Departmental Honors

Departmental Honors in the Department of Economics

The Department of Economics values intensive work by students.  To encourage and recognize high quality work, the department awards departmental honors to students who meet the following criteria:

  • Earn a departmental grade point average of 3.5 or above in Economics courses numbered 240 and above, or at the discretion of the department.
  • Must complete three of the four following core courses (Economics 241, 243, 245, 249) by December of the Junior year.
  • Satisfactorily complete the Honors Research Seminar (Economics 420).
  • Complete a senior honors thesis.
  • Successfully defend the honors thesis before the faculty of the department, who make the final decision on the granting of the honors degree.

Outstanding Honors Thesis for 2014:

John Weis: “The Impact of Endowment Effects on Public Good Contributions”

Outstanding Honors Thesis for 2013:

Kevin Lugo: "“Renewable Resource Extraction: Experimental Analysis of Resource Management Policies Under Assumptions of Resource Migration”

Outstanding Honors Thesis for 2012:

Julie Weisz: “Information Feedback Effects on Retail Electricity Markets”

Outstanding Honors Theses for 2011:

Svetoslav Semov: “Monetary and Fiscal Policies: Ordinary Recessions and Financial Crises”

Nevena Todorova: “The Price of Being Ethical: Consumer Purchasing Behavior in the Face of an Ethical Dilemma. An Experimental Approach.”

Outstanding Honors Thesis for 2010:

Denitsa Koleva: “Flight or Fight? Us versus Them: Intergroup Dynamics and the Provision of Public Goods”

Outstanding Honors Theses for 2009:

Justin Holz: “The Effects of Framing, Risk, and Uncertainty on Contributions Towards a Public Account: Experimental Evidence.”

David Krisch: “The Federal Reserve's Monetary Policy Response to Credit Market Stress.”

Tammy McBeth: “Does a Child Labor Kuznets Curve Exist?” 

Procedures for Thesis Application

1. Students should prepare a brief (200 word) thesis proposal by mid September of the senior year.

a. Students are encouraged to work with at least one faculty member in putting together the thesis proposal.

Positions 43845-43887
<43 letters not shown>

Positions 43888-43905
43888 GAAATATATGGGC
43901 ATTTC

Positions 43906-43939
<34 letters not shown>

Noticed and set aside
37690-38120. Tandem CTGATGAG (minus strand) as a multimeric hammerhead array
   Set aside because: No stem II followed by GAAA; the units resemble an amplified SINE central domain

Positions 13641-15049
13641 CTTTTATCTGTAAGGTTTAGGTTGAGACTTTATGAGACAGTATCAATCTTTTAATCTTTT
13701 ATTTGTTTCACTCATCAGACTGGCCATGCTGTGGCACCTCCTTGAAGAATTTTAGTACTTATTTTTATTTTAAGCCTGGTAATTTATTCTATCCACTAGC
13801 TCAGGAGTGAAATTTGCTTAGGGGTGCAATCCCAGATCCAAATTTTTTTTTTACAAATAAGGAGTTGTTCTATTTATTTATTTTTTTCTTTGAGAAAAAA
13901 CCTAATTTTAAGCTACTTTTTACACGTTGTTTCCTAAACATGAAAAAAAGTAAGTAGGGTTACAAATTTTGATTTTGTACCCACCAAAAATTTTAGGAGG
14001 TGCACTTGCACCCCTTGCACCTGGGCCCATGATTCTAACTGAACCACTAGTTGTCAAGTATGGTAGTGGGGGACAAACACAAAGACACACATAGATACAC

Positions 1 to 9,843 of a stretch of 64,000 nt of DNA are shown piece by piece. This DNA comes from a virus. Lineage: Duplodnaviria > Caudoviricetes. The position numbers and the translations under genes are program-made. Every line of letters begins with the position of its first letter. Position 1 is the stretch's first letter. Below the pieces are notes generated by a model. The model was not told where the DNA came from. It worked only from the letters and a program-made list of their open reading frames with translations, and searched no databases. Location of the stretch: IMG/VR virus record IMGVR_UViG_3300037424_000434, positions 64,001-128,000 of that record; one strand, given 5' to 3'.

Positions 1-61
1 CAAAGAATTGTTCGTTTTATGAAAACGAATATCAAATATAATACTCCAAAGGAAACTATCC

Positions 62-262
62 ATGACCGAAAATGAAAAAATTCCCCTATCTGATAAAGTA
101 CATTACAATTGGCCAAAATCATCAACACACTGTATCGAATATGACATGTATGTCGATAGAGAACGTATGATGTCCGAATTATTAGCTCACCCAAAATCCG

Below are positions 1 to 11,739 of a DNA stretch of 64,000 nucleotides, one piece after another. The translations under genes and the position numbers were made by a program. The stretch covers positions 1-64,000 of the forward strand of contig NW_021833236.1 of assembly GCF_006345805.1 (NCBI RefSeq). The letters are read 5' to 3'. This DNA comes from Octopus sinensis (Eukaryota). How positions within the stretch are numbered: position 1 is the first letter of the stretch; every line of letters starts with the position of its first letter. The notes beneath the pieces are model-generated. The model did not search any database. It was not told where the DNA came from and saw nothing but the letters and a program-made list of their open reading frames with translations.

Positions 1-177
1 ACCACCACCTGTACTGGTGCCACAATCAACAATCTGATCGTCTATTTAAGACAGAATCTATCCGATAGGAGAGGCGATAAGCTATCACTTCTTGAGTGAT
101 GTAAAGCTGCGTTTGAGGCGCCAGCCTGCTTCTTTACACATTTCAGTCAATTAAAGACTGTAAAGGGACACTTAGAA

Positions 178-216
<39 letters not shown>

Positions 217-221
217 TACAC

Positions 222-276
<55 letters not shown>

b. A committee composed of three faculty members from the Economics Department will review the proposals and assign a faculty advisor to supervise each thesis, assigning these according to faculty research interests and expertise.

2. The thesis proposal should include a bibliography containing eight or more scholarly items, as well as material drawn from an encyclopedia of economics (e.g., Palgrave's).

a. A minimum of five bibliographic items should be annotated.

3. Individual faculty should recommend a time framework for various stages of the thesis work to be completed, and should ensure that work is turned to be completed, and should ensure that work is turned in regularly during the first and second semesters. Student and advisor should meet regularly (i.e. weekly).

a. A faculty member with more than one advisee can choose to hold a regular thesis seminar in which students present their ongoing work to each other for critical comment.

4. Student with approved thesis proposals should register for the Honors Research Seminar (Econ 420).

Expectations for the Thesis

1. The student and advisor should meet regularly. By December 1st, the student must submit copies of a completed literature review and methodological plan to the advisor and to Ms. Holz (the Economics Department Academic Administrative Assistant).

a. This is an enhanced version of the original proposal that spells out very precisely the question you seek to answer, shows how your work will fit in with previous research on the topic, and provides a roadmap of how you will go about answering the question. This may serve as the first third or so of your thesis.

b. Also at this point you should have located the essential documents and/or data that you need for your thesis. Your advisor will determine whether this work is sufficient to allow you to continue with the honors thesis in the spring. Finally, you will need to register for Econ 420, Honors Research Seminar, offered in the Spring.

2. The thesis should have a clearly stated research question or hypothesis.

a. It should provide a brief analysis of the relevant literature, showing how the author's research relates to this literature.

b. It should support its argument with one or more generally recognized modes of economic reasoning: modeling, logical analysis, empirical testing, using textual and other documentary evidence.

c. The thesis should also make clear how the methodology used is appropriate to the question at hand and why the evidence cited, qualitative or quantitative, is pertinent to the question being examined.

3. The thesis should contain an abstract, notes and bibliography.

a. Style of notes, bibliography and general usage of language should follow the guidelines in Hacker, A WRITER'S REFERENCE.

4. Thesis students will participate in a poster session in April at Get Acquainted Day of their senior year. The presentation of the thesis before the faculty will occur during the final three weeks of the spring semester.

a. Each presentation will last one-half hour: a twenty-minute presentation followed by ten minutes of faculty questions.

b. Honors will be granted based on the quality of the written thesis as well as the quality of the presentation.

5. The Economics Department awards a plaque to the author of the year's outstanding honors thesis. Honors theses may also be submitted for consideration for the Eisenhower Prize, which is a cash award for the best quantitative analysis paper by an economics student.